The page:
More common, I think, than disputes about location are disputes about a boundary's status. These disputes don't have to do with where the boundary is drawn but rather about the status of the territory it marks out. Take the cases of Abkhazia and South Ossetia, mentioned here. Supporters of Abkhazian independence presumably don't want a different location for the boundary marking out Abkhazia; rather, they want a change in the boundary's status, from a provincial to an international boundary. When an article about secessionist or independence movements refers to "the rigidity of boundaries," this distinction can get lost, because the reader may infer that a secessionist movement wants to change a boundary's location when it doesn't. The Balochistan independence movement, for example, would presumably be happy with the current location of the boundary marking out Balochistan as a province of Pakistan, but it wants the status of that boundary changed to an international boundary. (Note however that some cases, such as that of an independent Kurdistan were it to be achieved, might involve changes in boundaries' locations.)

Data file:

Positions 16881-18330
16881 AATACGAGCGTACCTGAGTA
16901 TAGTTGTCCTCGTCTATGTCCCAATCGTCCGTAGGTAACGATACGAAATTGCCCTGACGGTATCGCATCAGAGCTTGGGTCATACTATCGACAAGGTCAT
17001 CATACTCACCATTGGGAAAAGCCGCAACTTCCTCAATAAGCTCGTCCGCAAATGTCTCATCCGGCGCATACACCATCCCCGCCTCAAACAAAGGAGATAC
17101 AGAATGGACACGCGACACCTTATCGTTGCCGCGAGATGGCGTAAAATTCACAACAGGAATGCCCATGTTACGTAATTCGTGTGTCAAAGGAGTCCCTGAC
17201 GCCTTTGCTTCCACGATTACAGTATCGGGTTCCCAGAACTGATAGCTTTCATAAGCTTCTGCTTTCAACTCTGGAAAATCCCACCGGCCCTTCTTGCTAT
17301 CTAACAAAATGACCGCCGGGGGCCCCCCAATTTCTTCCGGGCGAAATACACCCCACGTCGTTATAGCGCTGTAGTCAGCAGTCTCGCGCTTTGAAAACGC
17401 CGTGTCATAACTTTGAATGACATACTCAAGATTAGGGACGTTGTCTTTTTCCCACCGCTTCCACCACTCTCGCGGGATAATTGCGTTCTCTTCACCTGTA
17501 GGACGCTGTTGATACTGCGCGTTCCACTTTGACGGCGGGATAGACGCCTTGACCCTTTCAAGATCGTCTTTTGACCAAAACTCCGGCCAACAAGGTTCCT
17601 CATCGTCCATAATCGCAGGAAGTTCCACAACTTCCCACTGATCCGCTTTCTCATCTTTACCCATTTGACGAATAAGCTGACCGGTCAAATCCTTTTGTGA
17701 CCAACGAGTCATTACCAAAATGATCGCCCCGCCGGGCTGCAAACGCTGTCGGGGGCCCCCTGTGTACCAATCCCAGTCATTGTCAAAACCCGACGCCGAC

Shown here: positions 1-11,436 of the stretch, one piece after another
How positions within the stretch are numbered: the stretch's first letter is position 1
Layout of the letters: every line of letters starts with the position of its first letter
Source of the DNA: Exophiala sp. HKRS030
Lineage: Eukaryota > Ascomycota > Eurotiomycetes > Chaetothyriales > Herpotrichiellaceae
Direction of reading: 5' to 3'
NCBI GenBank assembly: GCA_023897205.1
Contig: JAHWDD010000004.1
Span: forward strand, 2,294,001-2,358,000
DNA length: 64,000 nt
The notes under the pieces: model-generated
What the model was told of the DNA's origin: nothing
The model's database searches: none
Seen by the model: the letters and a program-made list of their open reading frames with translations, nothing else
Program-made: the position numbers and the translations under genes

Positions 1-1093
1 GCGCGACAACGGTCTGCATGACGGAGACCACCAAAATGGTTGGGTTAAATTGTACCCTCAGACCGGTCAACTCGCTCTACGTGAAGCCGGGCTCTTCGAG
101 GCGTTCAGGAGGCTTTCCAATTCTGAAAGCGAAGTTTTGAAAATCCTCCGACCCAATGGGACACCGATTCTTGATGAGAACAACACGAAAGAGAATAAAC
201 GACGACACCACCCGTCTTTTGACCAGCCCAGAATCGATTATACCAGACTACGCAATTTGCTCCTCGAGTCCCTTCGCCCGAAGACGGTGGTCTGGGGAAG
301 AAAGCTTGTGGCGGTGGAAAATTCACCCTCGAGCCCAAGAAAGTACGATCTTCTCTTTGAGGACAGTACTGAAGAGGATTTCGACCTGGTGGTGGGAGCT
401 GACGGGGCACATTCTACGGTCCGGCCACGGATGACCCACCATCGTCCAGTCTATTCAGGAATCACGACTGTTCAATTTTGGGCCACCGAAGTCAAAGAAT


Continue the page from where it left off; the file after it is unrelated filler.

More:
Then there can be tensions and disagreements that involve boundaries in some way but are not about either the boundary's location or its status. Two states that share a boundary can disagree, for instance, over how to manage the movement of people and/or goods across it. There can also be violence along a boundary that doesn't, strictly speaking, have much to do with the boundary itself but is an expression of hostility between the countries involved that happens to erupt along the boundary for various reasons.

For instance, the recent clashes between Afghan and Pakistani soldiers along the Afghan-Pakistan border may not have much to do with the border itself. According to a May 2 NYT story (h/t FP's AfPak Daily Brief):